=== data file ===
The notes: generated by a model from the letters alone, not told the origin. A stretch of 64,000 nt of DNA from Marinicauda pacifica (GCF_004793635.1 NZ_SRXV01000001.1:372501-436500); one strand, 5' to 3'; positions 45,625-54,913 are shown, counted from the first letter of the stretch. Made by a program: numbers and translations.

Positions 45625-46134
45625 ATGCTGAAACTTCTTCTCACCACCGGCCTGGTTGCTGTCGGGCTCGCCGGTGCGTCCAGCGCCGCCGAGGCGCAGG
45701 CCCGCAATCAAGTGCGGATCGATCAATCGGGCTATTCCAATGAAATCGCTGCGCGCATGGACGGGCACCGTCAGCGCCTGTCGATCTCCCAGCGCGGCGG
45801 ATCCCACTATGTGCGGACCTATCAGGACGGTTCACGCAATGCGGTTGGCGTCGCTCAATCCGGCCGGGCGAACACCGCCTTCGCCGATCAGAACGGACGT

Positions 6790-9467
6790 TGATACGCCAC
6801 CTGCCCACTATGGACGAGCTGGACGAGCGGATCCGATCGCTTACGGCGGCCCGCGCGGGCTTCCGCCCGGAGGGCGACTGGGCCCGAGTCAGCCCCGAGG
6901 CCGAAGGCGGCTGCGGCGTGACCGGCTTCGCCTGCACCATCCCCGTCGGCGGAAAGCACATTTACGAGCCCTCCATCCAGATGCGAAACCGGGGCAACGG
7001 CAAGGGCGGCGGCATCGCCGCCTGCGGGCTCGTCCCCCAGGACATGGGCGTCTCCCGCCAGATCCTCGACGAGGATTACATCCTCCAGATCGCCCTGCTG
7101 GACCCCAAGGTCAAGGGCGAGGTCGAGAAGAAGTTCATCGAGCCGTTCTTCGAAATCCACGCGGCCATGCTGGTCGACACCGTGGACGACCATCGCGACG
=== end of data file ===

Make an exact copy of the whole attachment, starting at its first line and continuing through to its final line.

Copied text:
The notes: generated by a model from the letters alone, not told the origin. A stretch of 64,000 nt of DNA from Marinicauda pacifica (GCF_004793635.1 NZ_SRXV01000001.1:372501-436500); one strand, 5' to 3'; positions 45,625-54,913 are shown, counted from the first letter of the stretch. Made by a program: numbers and translations.

Positions 45625-46134
45625 ATGCTGAAACTTCTTCTCACCACCGGCCTGGTTGCTGTCGGGCTCGCCGGTGCGTCCAGCGCCGCCGAGGCGCAGG
45701 CCCGCAATCAAGTGCGGATCGATCAATCGGGCTATTCCAATGAAATCGCTGCGCGCATGGACGGGCACCGTCAGCGCCTGTCGATCTCCCAGCGCGGCGG
45801 ATCCCACTATGTGCGGACCTATCAGGACGGTTCACGCAATGCGGTTGGCGTCGCTCAATCCGGCCGGGCGAACACCGCCTTCGCCGATCAGAACGGACGT

Positions 6790-9467
6790 TGATACGCCAC
6801 CTGCCCACTATGGACGAGCTGGACGAGCGGATCCGATCGCTTACGGCGGCCCGCGCGGGCTTCCGCCCGGAGGGCGACTGGGCCCGAGTCAGCCCCGAGG
6901 CCGAAGGCGGCTGCGGCGTGACCGGCTTCGCCTGCACCATCCCCGTCGGCGGAAAGCACATTTACGAGCCCTCCATCCAGATGCGAAACCGGGGCAACGG
7001 CAAGGGCGGCGGCATCGCCGCCTGCGGGCTCGTCCCCCAGGACATGGGCGTCTCCCGCCAGATCCTCGACGAGGATTACATCCTCCAGATCGCCCTGCTG
7101 GACCCCAAGGTCAAGGGCGAGGTCGAGAAGAAGTTCATCGAGCCGTTCTTCGAAATCCACGCGGCCATGCTGGTCGACACCGTGGACGACCATCGCGACG